ORLANDO, Fla. – Father of the songwriting industry, musical backbone of this country, the Pharrell Williams of his time.
These are just some of the superlatives Orlando musicians Eric Copeland and Michael Cochran attribute to legendary and prolific songwriter and composer Burt Bacharach, who died Wednesday at the age of 94.
The Grammy, Oscar and Tony-winning Bacharach died Wednesday at home in Los Angeles of natural causes, publicist Tina Brausam said Thursday.
Bacharach was the mastermind behind such unforgettable melodies as “Walk on By,” “Do You Know the Way to San Jose,” and dozens of other gold standards in the music hall of fame.
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“He’s just one of those iconic American songwriters,” said Copeland, a composer, producer and educator who teaches at F.I.R.S.T. Institute, an entertainment and digital media school in Orlando. “His songs were the backbone of this country in the ‘60s, for sure, and into the ‘70s and ‘80s.”
The Orlando instructor recalls Bacharach coming on the scene a little bit before The Beatles and quickly writing his way to the top, citing credits like “Always Something There to Remind Me,” “What the World Needs Now” and even “Arthur’s Theme,” the track featured in the 1981 comedy starring Dudley Moore and Liza Minnelli.
While Bacharach was a force in and of himself, he was also known for creating hits with lyricist Hal David, among other artists.
“If you just look back at all the songs that he wrote through the ‘60s, it’s like he’s a little like the Pharrell (Williams), or whoever you would consider the person writing all the hits behind all the pop artists today,” Copeland said.
Cochran, a fellow F.I.R.S.T. Institute teacher, agreed that Bacharach’s influence is unmatched and his legacy is important to remember to keep the industry moving forward.
“I know that he is a father of our industry and one of the founders of a lot of important things in our industry,” Cochran said. “I learned a lot from his production styles, and especially his studies in jazz and jazz music and things like that.”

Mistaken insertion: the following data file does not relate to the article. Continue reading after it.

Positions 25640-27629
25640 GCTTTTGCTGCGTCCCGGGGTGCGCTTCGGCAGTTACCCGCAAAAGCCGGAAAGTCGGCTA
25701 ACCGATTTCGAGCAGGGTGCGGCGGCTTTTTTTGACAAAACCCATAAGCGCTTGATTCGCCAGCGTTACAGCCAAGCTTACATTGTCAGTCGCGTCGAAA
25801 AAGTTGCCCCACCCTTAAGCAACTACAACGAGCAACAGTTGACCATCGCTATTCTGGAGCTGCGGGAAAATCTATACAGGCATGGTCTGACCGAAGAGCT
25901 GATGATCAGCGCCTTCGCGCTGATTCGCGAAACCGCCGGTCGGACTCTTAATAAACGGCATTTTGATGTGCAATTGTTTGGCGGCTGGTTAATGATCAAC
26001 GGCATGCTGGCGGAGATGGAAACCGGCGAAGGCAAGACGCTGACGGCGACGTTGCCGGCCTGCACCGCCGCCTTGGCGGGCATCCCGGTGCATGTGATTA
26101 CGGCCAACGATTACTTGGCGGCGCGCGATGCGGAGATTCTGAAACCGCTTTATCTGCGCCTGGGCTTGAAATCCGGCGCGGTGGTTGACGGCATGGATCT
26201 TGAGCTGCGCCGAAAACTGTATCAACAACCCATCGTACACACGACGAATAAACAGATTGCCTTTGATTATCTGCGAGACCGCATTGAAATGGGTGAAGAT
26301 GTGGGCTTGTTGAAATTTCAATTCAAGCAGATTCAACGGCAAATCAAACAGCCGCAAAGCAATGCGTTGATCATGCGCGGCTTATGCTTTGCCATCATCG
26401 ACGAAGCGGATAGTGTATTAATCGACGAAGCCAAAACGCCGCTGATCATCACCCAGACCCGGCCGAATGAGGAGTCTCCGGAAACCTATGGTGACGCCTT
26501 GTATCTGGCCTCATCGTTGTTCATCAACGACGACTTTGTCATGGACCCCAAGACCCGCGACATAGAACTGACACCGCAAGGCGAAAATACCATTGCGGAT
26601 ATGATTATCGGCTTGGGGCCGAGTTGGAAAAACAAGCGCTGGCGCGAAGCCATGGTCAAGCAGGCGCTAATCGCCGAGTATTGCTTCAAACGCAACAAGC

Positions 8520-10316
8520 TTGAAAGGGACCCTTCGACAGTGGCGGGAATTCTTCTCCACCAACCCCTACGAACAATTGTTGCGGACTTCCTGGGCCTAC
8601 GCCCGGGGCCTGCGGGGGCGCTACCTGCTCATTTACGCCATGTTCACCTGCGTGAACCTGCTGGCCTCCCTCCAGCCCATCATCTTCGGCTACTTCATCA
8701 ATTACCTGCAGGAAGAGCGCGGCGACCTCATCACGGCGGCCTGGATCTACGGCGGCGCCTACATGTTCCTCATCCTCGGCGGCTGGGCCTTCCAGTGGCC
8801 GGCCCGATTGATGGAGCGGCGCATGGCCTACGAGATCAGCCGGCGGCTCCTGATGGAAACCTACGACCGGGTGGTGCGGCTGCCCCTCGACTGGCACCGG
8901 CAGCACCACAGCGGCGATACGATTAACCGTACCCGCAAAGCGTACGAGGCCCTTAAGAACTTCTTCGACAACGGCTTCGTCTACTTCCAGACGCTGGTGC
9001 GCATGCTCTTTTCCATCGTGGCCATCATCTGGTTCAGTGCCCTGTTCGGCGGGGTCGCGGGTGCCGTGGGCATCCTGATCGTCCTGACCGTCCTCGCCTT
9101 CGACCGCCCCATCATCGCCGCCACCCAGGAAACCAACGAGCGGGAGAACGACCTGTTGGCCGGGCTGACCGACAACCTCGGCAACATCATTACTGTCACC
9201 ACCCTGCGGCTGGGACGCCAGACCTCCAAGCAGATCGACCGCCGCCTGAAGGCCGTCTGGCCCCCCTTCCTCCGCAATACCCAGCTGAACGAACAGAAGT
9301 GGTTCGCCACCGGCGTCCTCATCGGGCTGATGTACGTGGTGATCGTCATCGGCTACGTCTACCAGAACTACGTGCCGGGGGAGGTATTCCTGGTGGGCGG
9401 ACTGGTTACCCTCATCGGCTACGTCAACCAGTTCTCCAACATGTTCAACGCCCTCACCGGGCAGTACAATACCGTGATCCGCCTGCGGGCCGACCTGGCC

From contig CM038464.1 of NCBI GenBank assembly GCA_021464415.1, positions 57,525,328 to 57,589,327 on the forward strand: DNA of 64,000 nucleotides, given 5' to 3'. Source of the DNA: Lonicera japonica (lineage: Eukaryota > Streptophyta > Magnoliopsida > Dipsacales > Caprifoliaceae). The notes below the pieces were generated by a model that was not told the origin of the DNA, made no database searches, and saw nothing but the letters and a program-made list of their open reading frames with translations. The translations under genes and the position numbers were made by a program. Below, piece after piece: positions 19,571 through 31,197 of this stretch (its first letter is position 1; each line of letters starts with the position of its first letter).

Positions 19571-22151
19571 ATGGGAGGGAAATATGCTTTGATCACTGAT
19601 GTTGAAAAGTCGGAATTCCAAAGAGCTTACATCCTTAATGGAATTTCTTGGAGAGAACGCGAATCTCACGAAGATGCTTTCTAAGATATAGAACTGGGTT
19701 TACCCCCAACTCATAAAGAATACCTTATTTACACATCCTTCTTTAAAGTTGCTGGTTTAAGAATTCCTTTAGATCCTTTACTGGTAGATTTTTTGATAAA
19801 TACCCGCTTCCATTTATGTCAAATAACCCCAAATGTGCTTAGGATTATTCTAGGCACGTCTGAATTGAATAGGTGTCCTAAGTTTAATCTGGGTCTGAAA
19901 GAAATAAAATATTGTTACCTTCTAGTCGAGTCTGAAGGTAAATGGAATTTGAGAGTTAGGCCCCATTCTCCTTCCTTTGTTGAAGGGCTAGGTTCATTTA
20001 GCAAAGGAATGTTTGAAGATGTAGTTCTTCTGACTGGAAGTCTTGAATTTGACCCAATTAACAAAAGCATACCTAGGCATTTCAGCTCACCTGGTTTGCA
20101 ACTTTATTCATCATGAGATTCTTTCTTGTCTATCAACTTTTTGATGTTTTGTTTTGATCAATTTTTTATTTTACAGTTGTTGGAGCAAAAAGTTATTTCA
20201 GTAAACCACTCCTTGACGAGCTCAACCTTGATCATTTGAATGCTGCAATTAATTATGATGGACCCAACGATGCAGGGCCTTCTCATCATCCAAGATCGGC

Its a legacy that’s remembered even in the newer generation of musicians, like Brian Inerfeld of “No Lonely Hearts,” an Orlando boy band, who said he grew up with an appreciation of Bacharach’s music and passion for pursuing it.
“He is one of the musical greats and he has had such a big influence on my life as well as so many others,” Inerfeld said. “So that’s hard. That’s a big loss in the music industry... I feel like obviously growing up, I didn’t realize I knew as many of his songs as I did.”
Copeland said it’s hard to believe one person wrote and composed all of these songs, heard everywhere from movie soundtracks to iPods, played to the vocals of everyone from Dionne Warwick and Aretha Franklin to The Carpenters and Dusty Springfield. He’s collaborated with Elvis Costello and Dr. Dre and had a hand in crafting music in every genre imaginable.
“That’s the key to a long career in music,” Copeland said. “You have to be able to continue to work with everyone... That’s what he did through his entire career.”
As Copeland does when any of his musical heroes die, he reminds himself that their repertoire will live on.
“I think, ‘Wow, what a great catalog they left us with, that we can, we can relive and redo over and over,” Copeland said. “We can make new arrangements and new recordings of the songs and investigate them in different ways. And I would imagine that’s going to come out here.”
He is survived by Hansen, as well as his children Oliver, Raleigh and Cristopher, Brausam said. He was preceded in death by his daughter with Dickinson, Nikki Bacharach.
The Associated Press contributed to this report.
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